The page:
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Phare The Cambodian Circus

Phare, The Cambodian Circus

Phare Ponleu Selpak (PPSA)
PPSA was founded in 1994 by nine young Cambodian men returning home from a refugee camp after the fall of the Khmer Rouge. At the camp they took drawing classes and found art to be a powerful tool for healing. When they returned home they began offering free drawing classes to street children. Soon they opened a school, eventually offering formal K-12 education and professional arts training in the areas of visual arts (illustration, painting, graphic design, and animation), theater, music, dance, and circus. Today more than 1,200 pupils attend the public school daily and 500 attend the vocational arts training programs. All programs are offered for free.

In 2013, with the aim of financial self-sufficiency, PPSA created Phare Performing Social Enterprise (PPSE) with three missions:

Create meaningful employment opportunities for Cambodian artists
Create financially sustainable social businesses that provide a reliable income streams for Phare Ponleu Selpak
Revitalise the arts sector in Cambodia and promote Cambodian art locally and internationally

AMAZING VIBE & ENERGY, TRANSFORMING THE LIVES OF CAMBODIAN YOUTH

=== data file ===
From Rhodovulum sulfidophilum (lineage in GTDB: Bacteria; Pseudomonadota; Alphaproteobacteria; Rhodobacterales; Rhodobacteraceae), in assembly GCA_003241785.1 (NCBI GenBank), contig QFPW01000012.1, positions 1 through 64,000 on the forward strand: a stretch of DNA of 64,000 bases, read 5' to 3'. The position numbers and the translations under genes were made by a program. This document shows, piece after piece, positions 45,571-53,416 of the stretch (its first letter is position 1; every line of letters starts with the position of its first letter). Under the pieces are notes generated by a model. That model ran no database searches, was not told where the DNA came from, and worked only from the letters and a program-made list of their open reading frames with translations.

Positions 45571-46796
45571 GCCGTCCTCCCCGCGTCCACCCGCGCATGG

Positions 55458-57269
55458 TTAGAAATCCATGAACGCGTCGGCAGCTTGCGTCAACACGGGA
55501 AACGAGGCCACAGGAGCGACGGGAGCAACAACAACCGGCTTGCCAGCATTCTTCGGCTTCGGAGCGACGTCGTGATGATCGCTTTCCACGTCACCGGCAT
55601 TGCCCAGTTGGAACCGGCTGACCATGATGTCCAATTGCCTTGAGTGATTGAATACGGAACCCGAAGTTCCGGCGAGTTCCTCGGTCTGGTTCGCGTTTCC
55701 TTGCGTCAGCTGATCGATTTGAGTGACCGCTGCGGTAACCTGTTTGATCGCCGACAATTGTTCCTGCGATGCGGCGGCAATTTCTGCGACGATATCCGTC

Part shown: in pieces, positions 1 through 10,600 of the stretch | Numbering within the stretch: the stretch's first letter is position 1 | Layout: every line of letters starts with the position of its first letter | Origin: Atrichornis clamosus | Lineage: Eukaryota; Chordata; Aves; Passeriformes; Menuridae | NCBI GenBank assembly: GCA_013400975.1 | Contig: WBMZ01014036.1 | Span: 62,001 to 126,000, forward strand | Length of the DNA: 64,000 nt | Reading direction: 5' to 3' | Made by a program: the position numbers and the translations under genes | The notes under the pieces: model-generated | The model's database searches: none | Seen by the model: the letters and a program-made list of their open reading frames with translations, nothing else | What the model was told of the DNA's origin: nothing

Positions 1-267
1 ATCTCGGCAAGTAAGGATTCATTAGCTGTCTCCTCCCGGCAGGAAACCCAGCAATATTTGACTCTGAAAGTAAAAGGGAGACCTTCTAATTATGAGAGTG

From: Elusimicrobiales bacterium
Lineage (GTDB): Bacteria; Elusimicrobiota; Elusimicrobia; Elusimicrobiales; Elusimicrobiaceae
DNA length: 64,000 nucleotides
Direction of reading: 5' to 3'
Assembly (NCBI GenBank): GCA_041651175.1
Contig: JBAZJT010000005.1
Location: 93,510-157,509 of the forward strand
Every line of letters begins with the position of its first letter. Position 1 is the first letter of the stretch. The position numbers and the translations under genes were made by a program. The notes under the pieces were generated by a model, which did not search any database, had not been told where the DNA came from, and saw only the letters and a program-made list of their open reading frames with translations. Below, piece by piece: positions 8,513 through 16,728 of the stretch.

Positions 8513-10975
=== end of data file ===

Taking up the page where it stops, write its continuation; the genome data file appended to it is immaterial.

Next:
Siem Reap’s most unique, authentic top rated evening entertainment.
More than just a circus, Phare performers use theater, music, dance and modern circus arts to tell uniquely Cambodian stories; historical, folk and modern. The young circus artists will astonish you with their energy, emotion, enthusiasm and talent.

Phare artists are students and graduates from Phare Ponleu Selpak’s (www.phareps.org) vocational training center in Battambang. The association was formed in 1994 by 9 young men coming home from a refugee camp after the Khmer Rouge regime. They were greatly helped during that time by an art teacher using drawing classes as therapy and wanted to share this new skill among the poor, socially deprived and troubled youngsters in Battambang. They founded an art school and public school followed to offer free education. A music school and theatre school were next and finally, for the kids who wanted more, the circus school. Today more than 1,200 pupils attend the public school daily and 500 attend the alternative schools. Phare Ponleu Selpak also has extensive outreach programs, trying to help with the problems highlighted in their own tales.

Phare The Cambodian Circus offers these students and graduates somewhere to hone their skills and a place to earn a decent wage. Money that will take them out of poverty and give them self-respect and freedom.

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